One of the best presents I received this Christmas was the Kodak folding camera that belonged to my great aunt. It now holds a place of honor on my desk next to the Remington Noiseless Portable I received from my grandfather’s cousin. On the other side of my desk, in stark contrast, sit my MacBook Pro and iPhone.
The typewriter has long been a great conversation piece, and I often look at it and think how grateful I am for today’s technological tools that make communication so easy. But consideration of the camera’s provenance really caused me to pause and appreciate my lot in life.
Lily Mae (“Mae”) Seal, the camera’s owner and my father’s aunt, was born in 1898 in Mississippi. She never married, and as the eldest of seven children, she served as housekeeper and caretaker for her father in Sicily Island, Louisiana. She was a lifelong teacher and librarian, and she loved to travel, especially with my father’s family with and some combination of eight kids in their station wagon.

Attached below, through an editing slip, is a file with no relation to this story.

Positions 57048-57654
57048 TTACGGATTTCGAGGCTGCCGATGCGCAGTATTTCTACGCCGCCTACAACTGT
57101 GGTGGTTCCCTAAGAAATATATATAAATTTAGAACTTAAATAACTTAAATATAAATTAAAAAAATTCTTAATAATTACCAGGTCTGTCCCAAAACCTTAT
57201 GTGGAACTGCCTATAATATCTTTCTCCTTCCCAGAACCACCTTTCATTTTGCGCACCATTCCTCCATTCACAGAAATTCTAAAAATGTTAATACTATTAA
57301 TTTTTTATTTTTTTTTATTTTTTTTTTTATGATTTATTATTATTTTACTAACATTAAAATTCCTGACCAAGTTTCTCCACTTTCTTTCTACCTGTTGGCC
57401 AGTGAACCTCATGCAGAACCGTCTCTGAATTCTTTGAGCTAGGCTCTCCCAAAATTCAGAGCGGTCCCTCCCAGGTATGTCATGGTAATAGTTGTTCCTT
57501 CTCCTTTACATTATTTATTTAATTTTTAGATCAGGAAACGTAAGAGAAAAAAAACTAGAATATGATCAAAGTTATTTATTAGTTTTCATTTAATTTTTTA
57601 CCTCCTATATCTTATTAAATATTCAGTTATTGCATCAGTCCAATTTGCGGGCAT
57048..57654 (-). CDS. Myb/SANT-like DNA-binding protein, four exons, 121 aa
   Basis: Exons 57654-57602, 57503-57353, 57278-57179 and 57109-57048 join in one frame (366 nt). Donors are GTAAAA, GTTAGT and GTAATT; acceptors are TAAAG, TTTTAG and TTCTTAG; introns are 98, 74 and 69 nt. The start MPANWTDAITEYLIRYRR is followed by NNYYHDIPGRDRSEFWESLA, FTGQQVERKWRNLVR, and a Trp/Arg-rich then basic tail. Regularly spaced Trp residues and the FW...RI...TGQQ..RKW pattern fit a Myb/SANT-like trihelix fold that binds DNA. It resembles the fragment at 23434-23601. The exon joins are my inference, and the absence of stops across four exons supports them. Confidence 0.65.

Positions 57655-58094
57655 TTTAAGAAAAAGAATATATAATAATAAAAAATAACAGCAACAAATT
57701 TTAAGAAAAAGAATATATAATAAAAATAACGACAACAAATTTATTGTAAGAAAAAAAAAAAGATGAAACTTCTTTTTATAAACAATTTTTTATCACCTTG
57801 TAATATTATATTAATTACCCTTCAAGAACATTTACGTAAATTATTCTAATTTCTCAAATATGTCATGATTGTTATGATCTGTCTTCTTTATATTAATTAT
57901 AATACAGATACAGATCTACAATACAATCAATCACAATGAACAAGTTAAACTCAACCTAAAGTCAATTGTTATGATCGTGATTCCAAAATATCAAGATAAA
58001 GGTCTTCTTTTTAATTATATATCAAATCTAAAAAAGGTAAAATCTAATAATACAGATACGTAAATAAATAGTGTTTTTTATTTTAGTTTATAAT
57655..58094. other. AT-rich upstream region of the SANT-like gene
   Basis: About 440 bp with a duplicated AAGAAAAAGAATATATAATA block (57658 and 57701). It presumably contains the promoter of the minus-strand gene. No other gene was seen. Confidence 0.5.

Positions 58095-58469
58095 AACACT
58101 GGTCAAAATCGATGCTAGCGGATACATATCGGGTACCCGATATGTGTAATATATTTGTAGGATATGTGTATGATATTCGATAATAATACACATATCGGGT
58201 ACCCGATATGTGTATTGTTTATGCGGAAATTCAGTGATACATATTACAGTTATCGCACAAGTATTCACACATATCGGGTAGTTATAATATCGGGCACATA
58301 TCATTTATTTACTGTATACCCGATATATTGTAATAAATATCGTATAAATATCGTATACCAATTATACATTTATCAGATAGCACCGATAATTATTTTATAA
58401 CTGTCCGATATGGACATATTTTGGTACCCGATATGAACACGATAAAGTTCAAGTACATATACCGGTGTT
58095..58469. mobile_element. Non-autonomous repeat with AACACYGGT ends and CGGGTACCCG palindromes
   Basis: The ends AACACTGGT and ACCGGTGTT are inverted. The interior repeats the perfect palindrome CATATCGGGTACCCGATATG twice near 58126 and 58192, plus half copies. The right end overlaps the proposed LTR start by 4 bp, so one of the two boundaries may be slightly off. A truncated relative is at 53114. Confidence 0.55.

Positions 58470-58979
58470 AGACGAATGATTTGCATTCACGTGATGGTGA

Tucked in the side of the camera is a photo of Mae sitting daintily in a woodpile. She looks to be thirty-something. Sicily Island at that time, my father describes, was a frontier-like town on the edge of a swamp, with dirt streets, board sidewalks, and ruffians mingling with upright citizens.
Looking at this photo and the Kodak, snapping a crystal clear image of it with my phone and posting it to this blog, I am abundantly aware of the opportunities that today’s technology afford entrepreneurs like me, especially women.
I wonder, what would Mae have been in today’s world: a photographer, a travel writer, an academic, a caregiving expert/blogger offering advice and resources? Would I be commenting on her Instagram feed as she traveled the world? I think of the many powerful women on both sides in my family tree. How would their lives have been different if they had access to the technology I do? Would it have helped them follow their passions?
So as 2013 goes full steam ahead, I will make a conscious effort to look up from my laptop, ponder the Kodak, offer a nod of respect to the strong women in my family, and give thanks—for typewriters and Kodaks, for email and Instagram, and for frontiers of all kinds.